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I would like to show that $$\sum_{n\ge0}\left\vert \frac{1}{\sqrt n} f \left(x-\sqrt n \right)\right\vert \tag{$*$}$$ converges for almost every (a.e.) $x$.

The only technique I have is based on the answer to If $f\in L^1(\mathbb{R})$, then $\sum_{n\ge 1}f(x+n)$ Converges for a.e. $x$., but I think some additional technique is needed. In that question I was hoping for a technique general enough to answer both questions, but the $\sqrt \cdot$ is throwing me off. Here's what I have:

Given an integer $k$, $\int_k^{k+1}\sum_{n\ge0}\vert \frac{1}{n}f(x-\sqrt n)\vert=\sum_{n\ge 0}\int_k^{k+1}\frac{1}{\sqrt n}\vert f(x-\sqrt n)\vert$. The idea is to show that this integral is finite (implying the sum $(*)$ converges on $(k,k+1)$) and use the fact that $k$ is arbitrary to conclude that the sum converges a.e. on $\mathbb{R}$. A naive attempt would be to bound the RHS by $\sum_{n\ge 0}\int_k^{k+1}\vert f(x-\sqrt n)=\sum_{n\ge 0}\int_{-\sqrt n - k}^{-\sqrt n - k +1}\vert f(x) \vert$, but the latest expression is larger than $\int_{-\infty }^\infty\vert f\vert$.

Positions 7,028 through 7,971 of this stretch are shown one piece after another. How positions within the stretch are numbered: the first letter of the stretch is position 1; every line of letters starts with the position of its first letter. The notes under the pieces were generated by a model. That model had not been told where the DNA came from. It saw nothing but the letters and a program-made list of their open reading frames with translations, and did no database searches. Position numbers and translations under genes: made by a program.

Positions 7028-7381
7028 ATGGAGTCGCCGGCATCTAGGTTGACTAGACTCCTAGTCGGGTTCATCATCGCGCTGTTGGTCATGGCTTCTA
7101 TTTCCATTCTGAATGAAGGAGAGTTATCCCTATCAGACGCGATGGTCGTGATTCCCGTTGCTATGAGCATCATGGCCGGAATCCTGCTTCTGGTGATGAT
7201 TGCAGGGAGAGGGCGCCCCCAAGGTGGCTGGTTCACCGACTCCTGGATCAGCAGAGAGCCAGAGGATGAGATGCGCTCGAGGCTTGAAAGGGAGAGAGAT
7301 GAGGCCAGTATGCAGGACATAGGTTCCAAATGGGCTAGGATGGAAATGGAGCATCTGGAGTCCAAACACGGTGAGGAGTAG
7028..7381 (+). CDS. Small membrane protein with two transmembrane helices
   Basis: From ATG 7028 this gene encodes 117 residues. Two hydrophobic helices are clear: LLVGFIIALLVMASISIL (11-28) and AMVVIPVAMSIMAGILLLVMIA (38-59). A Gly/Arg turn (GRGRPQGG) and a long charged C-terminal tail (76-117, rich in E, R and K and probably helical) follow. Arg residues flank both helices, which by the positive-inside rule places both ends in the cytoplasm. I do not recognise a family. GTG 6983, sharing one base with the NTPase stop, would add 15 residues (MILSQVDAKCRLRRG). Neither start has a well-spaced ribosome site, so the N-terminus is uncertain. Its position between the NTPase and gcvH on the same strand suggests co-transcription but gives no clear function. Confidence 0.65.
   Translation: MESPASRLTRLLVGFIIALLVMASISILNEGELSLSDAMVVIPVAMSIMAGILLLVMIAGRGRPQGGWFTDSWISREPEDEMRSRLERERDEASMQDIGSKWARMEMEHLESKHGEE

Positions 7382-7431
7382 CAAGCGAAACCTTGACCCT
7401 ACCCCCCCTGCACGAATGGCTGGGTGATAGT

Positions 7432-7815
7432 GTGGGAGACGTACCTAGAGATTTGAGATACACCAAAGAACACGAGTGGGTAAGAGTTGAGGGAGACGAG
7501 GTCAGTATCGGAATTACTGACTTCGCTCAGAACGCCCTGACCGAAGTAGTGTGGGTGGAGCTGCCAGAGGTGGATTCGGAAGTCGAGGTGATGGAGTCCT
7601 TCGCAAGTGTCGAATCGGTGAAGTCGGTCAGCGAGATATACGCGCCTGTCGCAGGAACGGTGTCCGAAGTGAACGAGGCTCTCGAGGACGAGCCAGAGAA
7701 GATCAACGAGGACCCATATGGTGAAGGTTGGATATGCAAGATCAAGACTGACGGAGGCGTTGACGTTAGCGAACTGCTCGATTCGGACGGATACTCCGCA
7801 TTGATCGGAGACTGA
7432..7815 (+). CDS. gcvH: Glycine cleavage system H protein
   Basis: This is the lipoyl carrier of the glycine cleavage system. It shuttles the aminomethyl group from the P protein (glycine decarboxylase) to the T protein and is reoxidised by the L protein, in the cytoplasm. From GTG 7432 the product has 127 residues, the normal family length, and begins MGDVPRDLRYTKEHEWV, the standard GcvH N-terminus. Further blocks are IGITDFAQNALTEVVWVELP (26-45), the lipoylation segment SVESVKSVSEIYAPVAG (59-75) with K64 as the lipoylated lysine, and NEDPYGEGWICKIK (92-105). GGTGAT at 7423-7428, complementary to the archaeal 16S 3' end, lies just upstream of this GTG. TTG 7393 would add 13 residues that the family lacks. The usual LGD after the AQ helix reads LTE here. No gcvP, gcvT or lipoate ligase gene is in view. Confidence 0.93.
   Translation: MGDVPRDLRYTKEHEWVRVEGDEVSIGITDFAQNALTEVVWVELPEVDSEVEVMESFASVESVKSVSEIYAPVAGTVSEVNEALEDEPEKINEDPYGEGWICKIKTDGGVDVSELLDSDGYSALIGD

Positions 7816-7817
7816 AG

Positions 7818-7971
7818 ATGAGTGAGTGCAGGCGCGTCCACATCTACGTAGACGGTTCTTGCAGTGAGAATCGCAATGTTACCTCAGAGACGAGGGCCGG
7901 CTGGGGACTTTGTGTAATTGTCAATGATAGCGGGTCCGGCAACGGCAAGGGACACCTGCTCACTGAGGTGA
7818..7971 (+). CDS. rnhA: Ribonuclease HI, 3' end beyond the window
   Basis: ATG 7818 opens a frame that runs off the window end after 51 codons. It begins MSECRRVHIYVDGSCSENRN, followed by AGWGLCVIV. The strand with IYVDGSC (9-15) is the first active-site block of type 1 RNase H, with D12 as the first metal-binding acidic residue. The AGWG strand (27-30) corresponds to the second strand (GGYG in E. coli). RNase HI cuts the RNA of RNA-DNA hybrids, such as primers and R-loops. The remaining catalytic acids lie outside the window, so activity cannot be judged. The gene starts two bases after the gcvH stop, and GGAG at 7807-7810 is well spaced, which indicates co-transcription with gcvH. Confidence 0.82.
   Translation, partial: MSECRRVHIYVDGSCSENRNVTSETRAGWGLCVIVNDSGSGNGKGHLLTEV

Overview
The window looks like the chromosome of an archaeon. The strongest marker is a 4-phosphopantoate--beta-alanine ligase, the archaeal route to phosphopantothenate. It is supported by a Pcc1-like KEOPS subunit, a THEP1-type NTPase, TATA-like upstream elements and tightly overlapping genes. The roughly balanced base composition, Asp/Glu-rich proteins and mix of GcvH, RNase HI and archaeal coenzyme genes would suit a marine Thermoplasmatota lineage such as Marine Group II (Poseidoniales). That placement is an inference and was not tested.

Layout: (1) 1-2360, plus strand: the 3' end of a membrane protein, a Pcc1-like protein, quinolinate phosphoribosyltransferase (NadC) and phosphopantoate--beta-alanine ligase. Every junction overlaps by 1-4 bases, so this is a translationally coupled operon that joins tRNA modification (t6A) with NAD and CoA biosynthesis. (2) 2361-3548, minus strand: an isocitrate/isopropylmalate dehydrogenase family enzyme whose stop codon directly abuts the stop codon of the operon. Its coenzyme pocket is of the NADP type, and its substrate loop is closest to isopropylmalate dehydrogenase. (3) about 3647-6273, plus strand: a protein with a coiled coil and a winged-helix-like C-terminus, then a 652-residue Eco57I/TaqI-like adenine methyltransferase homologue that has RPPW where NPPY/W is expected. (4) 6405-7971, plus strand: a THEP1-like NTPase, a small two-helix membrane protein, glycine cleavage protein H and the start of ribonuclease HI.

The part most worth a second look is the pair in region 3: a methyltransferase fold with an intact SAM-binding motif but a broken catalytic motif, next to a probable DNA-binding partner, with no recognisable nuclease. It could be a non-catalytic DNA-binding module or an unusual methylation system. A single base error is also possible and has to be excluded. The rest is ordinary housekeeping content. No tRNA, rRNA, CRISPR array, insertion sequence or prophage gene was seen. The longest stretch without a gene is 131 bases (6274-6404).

I don't have a nice way to (a) deal with the $1/\sqrt n$ and (b) deal with the limits of integration, but they can probably be dealt with simultaneously I just don't see how.

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    $\begingroup$ Hint: Without loss of generality, note that $$\sum_{n\geqslant1}\int_0^1\frac{1}{\sqrt n}g(\sqrt n-x) dx=\int_{-\infty}^\infty S(t)g(t) dt$$ where $$S(t)=\sum_{n\geqslant1}\frac1{\sqrt{n}}\,[t^2\lt n\lt (t+1)^2],$$ and show that $S(t)$ is uniformly bounded (by $2$, give or take). $\endgroup$ – Did Feb 8 '15 at 9:24
  • $\begingroup$ I can see that $S(t)<2$ for all $t$, but can you expand on the first equality? $\endgroup$ – The Substitute Feb 8 '15 at 11:09
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    $\begingroup$ Just exchange the sum and the integral and perform the change of variable $t=\sqrt{n}-x$ in each integral on $(0,1)$. (But, in the RHS, the integral over $(-\infty,\infty)$ should be over $(0,\infty)$, sorry about that. $\endgroup$ – Did Feb 8 '15 at 11:35

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